DNA from seven decapitated skeletons thought to be gladiators is helping researchers unravel the gruesome origins of the ancient remains. The new findings suggest that the Roman Empire's genetic impact on Britain may not have been as large as researchers had thought.
The headless skeletons were excavated between 2004 and 2005 from a Roman burial site in Driffield Terrace in York, England, the archaeologists said. Around the time the bodies were buried, between the second and fourth centuries A.D., the area that's now York was the Roman Empire's capital of northern Britain, called Eboracum. The cemetery where the bodies were discovered was located in a prominent area, near a main road that led out of the city, according to the researchers.
Most of the skeletons found at this site were of males younger than 45 who were taller than average and showed evidence of trauma, such as cuts to their arms and fingers, the archaeologists said. Famously, the majority of them had been decapitated. These standout traits led some experts to suggest that this was a burial site for gladiators. However, it is also possible that these men were in the military, which, in Roman times, had a minimum height requirement, the researchers said. [See Photos of the Decapitated Gladiator Skeletons]
"It was a very curious assemblage of individuals with their heads cut off, who may or may not be gladiators," said Matthew Collins, a professor of archaeology at the University of York and one of the paper's authors. The distinctiveness of these remains were featured in two documentaries in the years following the excavation, "Timewatch: The mystery of the headless Romans" in 2006 and "Gladiators: Back From the Dead" in 2010.
In the new study, Collins and his colleagues collected high-quality DNA samples from the dense petrous bone of the inner ears from the skeletons. In total, nine genomes were compared: seven from the York Romans (all male) and two from skeletons found in other cemeteries, including one from a more ancient Iron Age female and one from a more recent Anglo-Saxon male.
The genomes from the decapitated Romans were found to be similar to the Iron Age genome but significantly different from the Anglo-Saxon genome. This suggests that the Roman Empire's genetic influence on Britain was not nearly as strong as its cultural influence, the researchers said.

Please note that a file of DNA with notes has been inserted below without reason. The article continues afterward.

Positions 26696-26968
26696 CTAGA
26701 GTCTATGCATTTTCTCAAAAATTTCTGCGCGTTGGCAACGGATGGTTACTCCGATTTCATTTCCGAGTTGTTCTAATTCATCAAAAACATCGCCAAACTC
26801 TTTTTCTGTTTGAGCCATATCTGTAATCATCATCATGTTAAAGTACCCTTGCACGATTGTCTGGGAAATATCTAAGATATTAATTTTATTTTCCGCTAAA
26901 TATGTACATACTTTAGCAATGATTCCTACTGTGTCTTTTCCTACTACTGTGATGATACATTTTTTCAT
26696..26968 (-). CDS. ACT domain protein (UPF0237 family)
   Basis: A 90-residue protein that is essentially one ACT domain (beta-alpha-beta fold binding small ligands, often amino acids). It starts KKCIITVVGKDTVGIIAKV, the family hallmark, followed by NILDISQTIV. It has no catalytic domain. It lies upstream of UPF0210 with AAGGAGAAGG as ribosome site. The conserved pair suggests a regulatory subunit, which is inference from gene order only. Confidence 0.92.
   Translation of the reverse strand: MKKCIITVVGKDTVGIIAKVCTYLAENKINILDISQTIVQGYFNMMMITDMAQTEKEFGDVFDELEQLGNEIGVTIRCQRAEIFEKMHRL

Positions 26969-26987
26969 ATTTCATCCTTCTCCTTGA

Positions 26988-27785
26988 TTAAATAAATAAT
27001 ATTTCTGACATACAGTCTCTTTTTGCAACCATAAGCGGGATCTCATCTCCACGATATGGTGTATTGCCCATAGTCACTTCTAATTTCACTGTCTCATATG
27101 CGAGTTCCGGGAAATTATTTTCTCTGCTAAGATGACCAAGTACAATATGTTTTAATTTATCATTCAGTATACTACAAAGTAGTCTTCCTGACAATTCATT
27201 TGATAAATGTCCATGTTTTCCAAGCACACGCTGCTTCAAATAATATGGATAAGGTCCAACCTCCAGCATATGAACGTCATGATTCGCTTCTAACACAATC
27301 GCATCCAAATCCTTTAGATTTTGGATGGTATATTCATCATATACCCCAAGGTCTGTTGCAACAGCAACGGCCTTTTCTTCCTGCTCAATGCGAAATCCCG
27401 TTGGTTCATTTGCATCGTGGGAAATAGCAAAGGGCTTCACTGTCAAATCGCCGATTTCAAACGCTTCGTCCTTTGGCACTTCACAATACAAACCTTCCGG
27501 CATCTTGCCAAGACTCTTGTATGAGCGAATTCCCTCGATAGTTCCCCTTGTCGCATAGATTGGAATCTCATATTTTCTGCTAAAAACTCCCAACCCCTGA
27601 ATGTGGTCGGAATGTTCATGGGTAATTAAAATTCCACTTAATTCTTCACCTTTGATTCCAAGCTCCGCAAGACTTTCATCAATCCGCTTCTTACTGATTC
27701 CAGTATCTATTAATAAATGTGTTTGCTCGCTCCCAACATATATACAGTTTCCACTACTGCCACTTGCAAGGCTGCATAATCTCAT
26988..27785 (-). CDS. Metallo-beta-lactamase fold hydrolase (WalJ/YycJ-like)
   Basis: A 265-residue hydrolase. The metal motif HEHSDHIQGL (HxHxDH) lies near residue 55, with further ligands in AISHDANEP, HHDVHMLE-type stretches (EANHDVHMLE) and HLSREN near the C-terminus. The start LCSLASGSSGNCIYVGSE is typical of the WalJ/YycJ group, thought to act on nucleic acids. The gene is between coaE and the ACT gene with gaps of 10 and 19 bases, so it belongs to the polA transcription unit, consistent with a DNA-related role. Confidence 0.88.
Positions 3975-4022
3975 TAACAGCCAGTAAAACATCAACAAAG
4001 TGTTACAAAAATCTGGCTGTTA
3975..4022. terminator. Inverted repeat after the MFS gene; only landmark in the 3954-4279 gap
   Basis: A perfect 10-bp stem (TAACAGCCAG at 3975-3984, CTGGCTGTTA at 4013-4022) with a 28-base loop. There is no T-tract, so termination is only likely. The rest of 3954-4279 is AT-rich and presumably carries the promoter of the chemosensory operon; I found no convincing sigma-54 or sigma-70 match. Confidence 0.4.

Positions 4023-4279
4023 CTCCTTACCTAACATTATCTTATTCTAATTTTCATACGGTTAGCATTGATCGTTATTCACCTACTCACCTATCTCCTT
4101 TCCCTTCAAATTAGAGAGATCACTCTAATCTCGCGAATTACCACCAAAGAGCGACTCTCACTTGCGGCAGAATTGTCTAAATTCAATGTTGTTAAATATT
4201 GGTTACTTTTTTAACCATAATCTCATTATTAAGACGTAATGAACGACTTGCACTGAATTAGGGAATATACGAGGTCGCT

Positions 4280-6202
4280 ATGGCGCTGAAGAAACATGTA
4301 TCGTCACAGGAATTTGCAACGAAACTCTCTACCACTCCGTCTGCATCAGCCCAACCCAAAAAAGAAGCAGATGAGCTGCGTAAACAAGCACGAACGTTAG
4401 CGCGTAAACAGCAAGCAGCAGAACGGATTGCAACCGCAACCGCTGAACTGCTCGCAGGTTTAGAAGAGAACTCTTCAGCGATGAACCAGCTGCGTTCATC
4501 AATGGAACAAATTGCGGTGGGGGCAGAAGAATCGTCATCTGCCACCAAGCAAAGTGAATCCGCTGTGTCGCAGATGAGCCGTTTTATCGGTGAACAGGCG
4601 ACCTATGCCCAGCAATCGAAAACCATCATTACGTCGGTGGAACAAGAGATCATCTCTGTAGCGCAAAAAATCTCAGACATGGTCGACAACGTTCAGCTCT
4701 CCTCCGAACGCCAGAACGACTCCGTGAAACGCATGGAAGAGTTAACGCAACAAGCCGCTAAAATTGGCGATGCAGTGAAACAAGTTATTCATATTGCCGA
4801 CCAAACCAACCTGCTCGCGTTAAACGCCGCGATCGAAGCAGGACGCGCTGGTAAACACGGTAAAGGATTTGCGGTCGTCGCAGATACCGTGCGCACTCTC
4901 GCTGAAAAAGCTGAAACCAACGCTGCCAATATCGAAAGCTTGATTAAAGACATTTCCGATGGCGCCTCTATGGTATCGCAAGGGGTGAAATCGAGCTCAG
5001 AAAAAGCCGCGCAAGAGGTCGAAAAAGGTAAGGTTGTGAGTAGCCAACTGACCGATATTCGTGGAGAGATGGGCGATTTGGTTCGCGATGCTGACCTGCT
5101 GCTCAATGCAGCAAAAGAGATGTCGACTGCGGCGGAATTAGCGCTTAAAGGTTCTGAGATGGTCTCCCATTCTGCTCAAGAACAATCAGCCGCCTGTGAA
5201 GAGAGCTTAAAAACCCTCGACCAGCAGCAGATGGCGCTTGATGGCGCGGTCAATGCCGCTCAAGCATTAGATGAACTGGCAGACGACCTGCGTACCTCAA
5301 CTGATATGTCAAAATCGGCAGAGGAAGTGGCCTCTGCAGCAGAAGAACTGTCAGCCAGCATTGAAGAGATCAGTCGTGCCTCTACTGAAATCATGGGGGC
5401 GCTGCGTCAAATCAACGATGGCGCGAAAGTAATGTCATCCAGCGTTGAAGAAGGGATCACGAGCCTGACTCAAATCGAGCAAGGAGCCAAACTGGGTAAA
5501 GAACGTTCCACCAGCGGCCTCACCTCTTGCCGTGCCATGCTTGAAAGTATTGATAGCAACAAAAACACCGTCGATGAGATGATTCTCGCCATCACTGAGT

"We are used to the idea of the Romans coming in and changing things," Collins said. "Yes, they changed things, but the people fundamentally didn't change."
The results also indicate that the arrival of the Anglo-Saxons during the Dark Ages had a greater effect on the genetic makeup of Britain than did the Roman Empire. Nonetheless, this period of history is still shrouded in mystery, the researchers said.
The new study also revealed that the York Romans were genetically similar to modern-day British Celtic populations, especially the Welsh. This makes sense, the researchers said, given the movement of people from central Britain to the margins of the country following Anglo-Saxon invasions. [Photos: Gladiators of the Roman Empire]
In addition to their more violent injuries, the Roman skeletons appeared to have experienced infections and childhood stress, the archaeologists said. Their genomes, in combination with evidence from studying different forms of elements (isotopes) and how they changed over time, showed that six of the seven were British, but one was from the Middle East, possibly Lebanon or Syria. This unexpected finding is an example of how dynamic the Roman Empire was — and brings to mind the present-day diaspora occurring in the Middle East, Collins said. It's likely that most of these men had brown eyes and black or brown hair, but one may have been blue-eyed and blond — the same as the Anglo-Saxon man, the researchers said.
These remains have been studied extensively, but the sequencing of their DNA is a major achievement, the researchers said. In their paper, they called this "the first snapshot of British genomes in the early centuries A.D." Collins said that the researchers couldn't have attempted such a feat when the skeletons were first discovered because the approximate cost would have been about $70 million. (With technological advances, the cost of such analyses has gone down, according to the Human Genome Project.)
Collins noted that the work exemplifies a new stage in archaeology. "The excitement is, we are now technologically able to do this kind of work, which is mind-boggling when you consider the great achievement of sequencing the first human genome was less than 15 years ago, and now we can sequence the genomes of Romans from York and Anglo-Saxons in Cambridge," Collins said. "It's just absolutely extraordinary."
The research is detailed online in the Jan. 19 issue of the journal Nature Communications (opens in new tab).
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